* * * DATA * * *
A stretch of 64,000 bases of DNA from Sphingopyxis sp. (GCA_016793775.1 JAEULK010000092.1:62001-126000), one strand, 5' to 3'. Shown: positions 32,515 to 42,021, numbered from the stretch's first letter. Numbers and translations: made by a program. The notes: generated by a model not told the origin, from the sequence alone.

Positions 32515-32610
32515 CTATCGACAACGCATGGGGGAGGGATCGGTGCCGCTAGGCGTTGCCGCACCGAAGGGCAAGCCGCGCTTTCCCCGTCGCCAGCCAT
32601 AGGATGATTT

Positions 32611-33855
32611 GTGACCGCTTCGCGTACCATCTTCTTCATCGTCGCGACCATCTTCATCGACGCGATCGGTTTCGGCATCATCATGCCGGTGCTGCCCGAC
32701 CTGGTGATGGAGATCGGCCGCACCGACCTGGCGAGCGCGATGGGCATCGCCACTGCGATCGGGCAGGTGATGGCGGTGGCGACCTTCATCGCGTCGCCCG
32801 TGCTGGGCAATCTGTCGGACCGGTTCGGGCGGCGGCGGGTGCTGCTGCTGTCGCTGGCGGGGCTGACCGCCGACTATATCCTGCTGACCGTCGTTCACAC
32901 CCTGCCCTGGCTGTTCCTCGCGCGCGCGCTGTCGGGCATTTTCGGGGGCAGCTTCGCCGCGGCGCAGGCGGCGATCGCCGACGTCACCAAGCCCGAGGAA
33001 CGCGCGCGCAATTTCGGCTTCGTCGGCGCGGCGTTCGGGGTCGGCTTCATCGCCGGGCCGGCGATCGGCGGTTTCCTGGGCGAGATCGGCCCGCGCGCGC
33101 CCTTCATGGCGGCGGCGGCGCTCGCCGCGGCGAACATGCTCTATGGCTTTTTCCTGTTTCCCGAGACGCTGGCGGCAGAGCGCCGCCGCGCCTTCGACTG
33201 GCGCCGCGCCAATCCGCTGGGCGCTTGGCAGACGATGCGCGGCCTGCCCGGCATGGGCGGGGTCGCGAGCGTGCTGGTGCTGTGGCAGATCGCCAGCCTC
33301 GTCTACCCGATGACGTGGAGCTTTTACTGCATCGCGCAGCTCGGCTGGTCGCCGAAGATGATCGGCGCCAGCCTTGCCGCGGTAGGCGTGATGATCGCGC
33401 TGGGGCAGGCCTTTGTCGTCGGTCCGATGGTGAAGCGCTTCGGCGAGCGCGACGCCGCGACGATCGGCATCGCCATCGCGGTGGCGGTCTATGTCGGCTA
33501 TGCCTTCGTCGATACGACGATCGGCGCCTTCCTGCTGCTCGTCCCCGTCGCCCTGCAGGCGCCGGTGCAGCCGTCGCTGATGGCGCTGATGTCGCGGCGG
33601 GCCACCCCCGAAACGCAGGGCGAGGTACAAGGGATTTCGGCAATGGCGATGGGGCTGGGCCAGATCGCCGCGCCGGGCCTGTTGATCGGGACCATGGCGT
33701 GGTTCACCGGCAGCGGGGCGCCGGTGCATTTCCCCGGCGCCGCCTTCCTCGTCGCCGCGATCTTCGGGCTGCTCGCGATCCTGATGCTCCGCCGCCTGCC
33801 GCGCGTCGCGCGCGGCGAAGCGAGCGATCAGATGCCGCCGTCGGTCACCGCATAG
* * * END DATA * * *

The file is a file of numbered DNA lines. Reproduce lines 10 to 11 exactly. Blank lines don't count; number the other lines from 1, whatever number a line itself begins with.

33001 CGCGCGCGCAATTTCGGCTTCGTCGGCGCGGCGTTCGGGGTCGGCTTCATCGCCGGGCCGGCGATCGGCGGTTTCCTGGGCGAGATCGGCCCGCGCGCGC
33101 CCTTCATGGCGGCGGCGGCGCTCGCCGCGGCGAACATGCTCTATGGCTTTTTCCTGTTTCCCGAGACGCTGGCGGCAGAGCGCCGCCGCGCCTTCGACTG